Inline Notice

Highest bidder notice


A user notification that appears next to a region or control.

An inline notice is typically classified as either high or low priority. An error that prevents an action or task is high-priority, whilst most other types of notice are low priority. Low priority notices are typically informational in tone.

Composite patterns containing Inline Notice are:

Working Examples

You can take a look at the inline notice pattern in action on our examples site.

For a real world example, you can also see the pattern in action over on eBay Skin.

Best Practices

Avoid having more than one high-priority notice visible at any time.

Avoid rendering high-priority inline notices on the server. Use a page notice instead. If you cannot use a page notice, then focus must be set on the inline focus.

Avoid using progress bars and spinners in conjunction with client-side notice.

A notice for a success confirmation may not always be necessary.

Interaction Design


Must be possible to TAB to nested interactive elements in a logical and linear order.

Screen Reader

Screen reader does not need to announce low-priority server side notices.

Screen reader must announce client-side content changes to notice.

Screen reader must announce client-side visibility change of hidden notice.

Screen reader should announce element notice when related interactive element gains focus.

Developer Guide

Our implementation follows the Progressive Enhancement strategy. We build in a layered fashion that allows everyone to access the basic content and functionality of a web page.

The three layers are:

  1. Content (HTML)
  2. Presentation (CSS)
  3. Behaviour (JS)

For our example, we are going to mock up an implementation based on a typical 'Like' button you might find on any web site these days. This like button will emit a high-priority notice when any error occurs.

Content (HTML)

Let's make it work on the server first, without any JavaScript.


We'll need a form, a hidden form value, and a submit button:

<form id="likeForm">
    <input name="like" type="hidden" value="iphone12345" />
    <input type="submit" value="Like" />

Clicking this button will submit the form. When the page reloads our item will either be 'liked' or an error message will appear.

At this stage, without JavaScript, the error message must be a server-side page notice, not an inline notice. Refer to the page notice developer guide for details. Our inline notice is a progressive enhancement of this baseline, server-side experience.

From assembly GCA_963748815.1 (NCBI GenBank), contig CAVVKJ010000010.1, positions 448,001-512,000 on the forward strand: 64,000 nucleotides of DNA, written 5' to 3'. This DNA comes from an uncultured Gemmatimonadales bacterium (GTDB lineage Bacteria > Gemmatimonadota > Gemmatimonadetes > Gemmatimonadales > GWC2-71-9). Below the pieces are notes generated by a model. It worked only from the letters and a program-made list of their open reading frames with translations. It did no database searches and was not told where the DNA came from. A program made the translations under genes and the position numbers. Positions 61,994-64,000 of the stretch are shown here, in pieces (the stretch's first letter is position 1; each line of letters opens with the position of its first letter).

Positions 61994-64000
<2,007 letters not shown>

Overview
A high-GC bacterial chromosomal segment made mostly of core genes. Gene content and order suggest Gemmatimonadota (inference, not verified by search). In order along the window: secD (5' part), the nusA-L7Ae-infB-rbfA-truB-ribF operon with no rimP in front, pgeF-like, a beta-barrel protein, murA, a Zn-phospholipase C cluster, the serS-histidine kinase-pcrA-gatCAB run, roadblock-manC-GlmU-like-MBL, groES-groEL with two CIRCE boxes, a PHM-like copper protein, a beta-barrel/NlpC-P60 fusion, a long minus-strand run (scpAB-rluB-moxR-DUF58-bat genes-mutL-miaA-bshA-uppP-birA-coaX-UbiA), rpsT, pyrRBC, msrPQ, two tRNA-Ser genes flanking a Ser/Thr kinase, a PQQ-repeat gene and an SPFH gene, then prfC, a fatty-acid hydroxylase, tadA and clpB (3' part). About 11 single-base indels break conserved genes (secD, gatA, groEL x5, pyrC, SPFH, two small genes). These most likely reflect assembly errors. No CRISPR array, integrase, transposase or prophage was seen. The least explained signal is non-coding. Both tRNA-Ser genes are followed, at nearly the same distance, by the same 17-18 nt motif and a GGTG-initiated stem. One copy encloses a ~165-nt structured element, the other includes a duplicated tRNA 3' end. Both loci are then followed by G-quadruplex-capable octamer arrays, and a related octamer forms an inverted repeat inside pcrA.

To add hooks for progressive enhancement, we wrap the submit button inside of a div. Then we append a live region to contain our client side message.

<form id="likeForm">
    <input name="like" type="hidden" value="iphone12345" />
    <div class="elementnotice" id="elementnotice-1">
        <input aria-describedby="elementnotice-1-msg" type="submit" value="Like" />
        <div aria-live="polite" id="elementnotice-1-msg">
            <!-- message text goes here -->

You may want to create this structure on the client, during an initialisation routine, rather than on the server.

Presentation (CSS)

You can style the button and inline notice according to your design system guide.

Remember to toggle the display property of the live region contents, not the live region itself.

.elementnotice-js [aria-live] p {
    display: block;

VoiceOver will detect the sub-tree visibility change and notify the user accordingly.

Behaviour (JS)

The goal of JavaScript is to:

  1. Prevent the form submit action
  2. Perform the service call using AJAX
  3. Display any error message next to our button

Step 3 is of interest to us. We must ensure the error message is accessible.

Display Message

Assuming there was an error, we update the live region content:

$('.elementnotice [aria-live]').append('<p>There was an error! Please try again.</p>');

"There was an error! Please try again." is the message displayed on screen and announced by the screen reader. Keyboard focus remains on the button.

Button Description

If the user tabs away from the button, and then tabs back, it would be nice to remind the user of any error message. We can achieve this with the aria-describedby property:

$('.inlinenotice > input[type=button]').attr('aria-describedby', 'elementnotice-1-msg');

Remember to assign a unique id to the live region for this to work.


When do I use role=region on an inline notice?

For notices rendered once on the server and visible at page load time.

When do I use role=alert on an inline notice?

For all notices rendered on the client. Or for notices rendered once on the server that will later be updated by the client.

When do I set keyboard focus on an inline notice?

Always set keyboard focus on high priority notices rendered by the server and visible at page load time. Again, these situations should be rare. Use a page notice instead.

For notices that contain long messages with structured or interactive elements. For example, an error notice displayed by client-side form validation.

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